DIY Light Skirting | The Film Look


In our short film backstage we had three very different scenes and in this video I’m gonna show you how we lit them. welcome to the film look Rocket stock’s light leak pack illuminate is a sure way to impress your viewers. shot using digital cinema cameras in 4k It’s an unbeatable way to lift your video to new cinematic heights. link in the description 90% of our short film is set in a locker room and the location we had for the scene was an old disused school. we Spoke about how we dressed the set in a previous video if you want to check it out after this one Interior locker room night. the room is five point seven meters by three point seven meters And it had seven windows. to make sure we could keep a light Consistent as we were going to shoot a night scene during the day we decided to block out all of the windows which really helped Sell the effect this is a rundown venue. the room had 4 florescent lights which were 36 watts each and had a color temperature of 3200 Kelvin. these were the only lights we use to light the scene We did this because lighting people from above is not the most flattering lighting setup Which really fit the grimy tone of the film and this type of room would have these types of lights. Since this type of lighting setup creates a very even look throughout the room We added DIY skirts to each of the lights. by blocking out the light from hitting everywhere it creates a vignette around our subjects. as they are Standing directly below the light and the walls are not being hit by as much intensity as our subject Also to help bounce more light downwards we painted the inside of the skirts white. our white balance and the camera was set to fluorescent warm white, the tube lights had a Green tint to them so we adjusted the color gamut in the white balance settings to take away this green tint and to make sure the whites were white. in the final grid we did add some of the green Tint back into the final image, but because we had strong colors coming from the walls and one of our characters costumes It was important to shoot everything as clean as possible by only using ceiling strip lights it allowed us to move more quickly while shooting as we did not have to change the lighting setup After each shot. the only lighting change We made on the day was to either add a little bit of bounce light to bring up the dark shadows on our Costumes or under the actors chin. also we had to flag the light from hitting one of our characters bright shiny costumes as it was Becoming overexposed while shooting at different angles in the room. this was the only exterior scene in our film and it was at night. by using the sony a7s we did not have to worry about our ISO being too high and creating noise But we still needed to light the scene. We chose a car park which had flood lights which we could use to light the scene The tracking shot was filmed by our friend who was a wicked glidecam operator and to light this we simply boomed a 160 LED overhead while he was walking We placed an apurture HR627c LED panel in the backseat of the car so when the car door opened We used the remote to turn it on Simulating the in-car light. just as we were setting up for the next shot in the scene which was an over shoulder shot of our Character whilst people walk past the floodlights went off. at this point we only had two shots left to shoot for the entire film. we had a prop car and Extra cast members so we had to find a way to shoot the last two shots. the over-the-shoulder shot shows the rest of the car Park which is now in complete darkness, but luckily we had four cars So we turned on everyone’s car lights to light of the carpark. the final scene of the film was set behind a backstage curtain. on The other side of the curtain would be a wrestling ring and a crowd. we could not afford to show this so we faked it with sound The location we shot the scene in already had large blackout curtains So we just needed to block out the other walls with more blackout curtains. for the main angle in the scene we use the apurture Hr627c LED panel again set to 5500 Kelvin as our key light for our subjects. and we also had disco lights Which would be used at an event like this. when speaking to our first AC Rob before the shoot He said he already had a set of disco lights We could use. and it definitely helped to set the scene. we did not use many lights in this film and in our main scene We only used the lights that were available For us finding this main Location with everything we needed saved us time when shooting. but it also saved us money because we did not need to buy or rent any lights So for the next film you make think about how you will light your scene with the things you already have access to. you might Already have everything you need to make your film. if you would like to see more videos about the making of our short film backstage consider subscribing big thanks to the team at Rocket Stock for Sponsoring this video. light leaks are a great way to impress your viewers and rocket stock’s light leak pack can be found if you head over to Rocket Stock.com or via the link in the description. so you can start using these effects in your next project too If you haven’t already seen our short film backstage you can find it on screen right now Thanks for watching the film look and remember achieve at one shot at a time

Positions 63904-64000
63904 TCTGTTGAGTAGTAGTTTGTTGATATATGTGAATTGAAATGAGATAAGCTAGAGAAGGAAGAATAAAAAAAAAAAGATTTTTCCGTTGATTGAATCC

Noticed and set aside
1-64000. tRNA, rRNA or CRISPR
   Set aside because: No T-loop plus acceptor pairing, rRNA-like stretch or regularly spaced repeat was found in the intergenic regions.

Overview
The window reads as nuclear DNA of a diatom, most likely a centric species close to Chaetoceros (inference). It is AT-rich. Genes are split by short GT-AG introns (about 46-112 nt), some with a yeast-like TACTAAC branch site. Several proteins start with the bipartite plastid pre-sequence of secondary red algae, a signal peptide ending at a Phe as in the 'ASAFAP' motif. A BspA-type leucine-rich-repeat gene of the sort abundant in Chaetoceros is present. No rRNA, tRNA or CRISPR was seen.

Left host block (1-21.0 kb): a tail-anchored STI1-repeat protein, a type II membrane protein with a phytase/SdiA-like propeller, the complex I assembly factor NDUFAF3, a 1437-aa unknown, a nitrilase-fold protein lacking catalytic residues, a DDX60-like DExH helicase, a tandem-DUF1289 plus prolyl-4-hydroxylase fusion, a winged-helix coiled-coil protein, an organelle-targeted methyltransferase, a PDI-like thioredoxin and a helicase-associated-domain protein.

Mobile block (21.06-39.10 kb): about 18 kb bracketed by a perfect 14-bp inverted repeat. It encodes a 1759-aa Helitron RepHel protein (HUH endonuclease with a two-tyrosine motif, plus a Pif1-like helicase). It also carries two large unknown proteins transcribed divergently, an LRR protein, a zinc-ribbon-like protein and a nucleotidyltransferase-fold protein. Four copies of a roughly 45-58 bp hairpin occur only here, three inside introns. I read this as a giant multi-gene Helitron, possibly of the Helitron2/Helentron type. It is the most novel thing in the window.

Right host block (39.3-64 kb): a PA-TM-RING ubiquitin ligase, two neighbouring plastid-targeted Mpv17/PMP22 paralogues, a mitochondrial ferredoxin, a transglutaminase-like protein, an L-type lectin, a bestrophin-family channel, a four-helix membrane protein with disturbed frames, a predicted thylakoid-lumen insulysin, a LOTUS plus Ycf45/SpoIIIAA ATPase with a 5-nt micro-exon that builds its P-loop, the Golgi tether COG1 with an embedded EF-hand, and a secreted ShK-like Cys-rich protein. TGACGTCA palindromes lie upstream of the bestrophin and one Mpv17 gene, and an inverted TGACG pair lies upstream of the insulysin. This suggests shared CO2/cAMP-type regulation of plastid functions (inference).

14 thoughts on “DIY Light Skirting | The Film Look

  1. Great video as always, guys! Which wireless focus puller do you guys?

  2. Wow you just used the available light in the main scenes, that's awesome! 🙂

  3. Hey guys and girls! If you have a cool janky DIY lighting setup from making your short films, let us know how you achieved it in the comments!

  4. I like how you just used the lighting available and simply modified it. I hope my location will have good enough lighting like this

  5. I'm a little disappointed you didn't show us exactly HOW you skirted the light. Was it cardboard boxes? Did you have to spraypaint them? How did you attach them? Gaffer's tape? Otherwise good video.

  6. THANK YOU! SO HELPFUL! as I am an aspiring film maker this was so great!!

  7. Hey @ film look quick recommendation on the thumbnails i love the borders, but I wouldn't put red as on mobile devices it looks like you have already watched the video

  8. excellent tip on using those flags over the florescent light fixtures. I remember seeing something like that on film riot. you guys went into a lot more detail. what material did do you recommend when faced with ceiling florescent light fixtures? very inspiring tips my friends.

  9. i love your videos! a question: how did you measure the green tint on set? did you judge it by eye on your monitor or is there some tool to use?

  10. Thanks for the tips! I am just starting my youtube channel and am looking for cheap ways to improve the quality! I appreciate the tips! 💗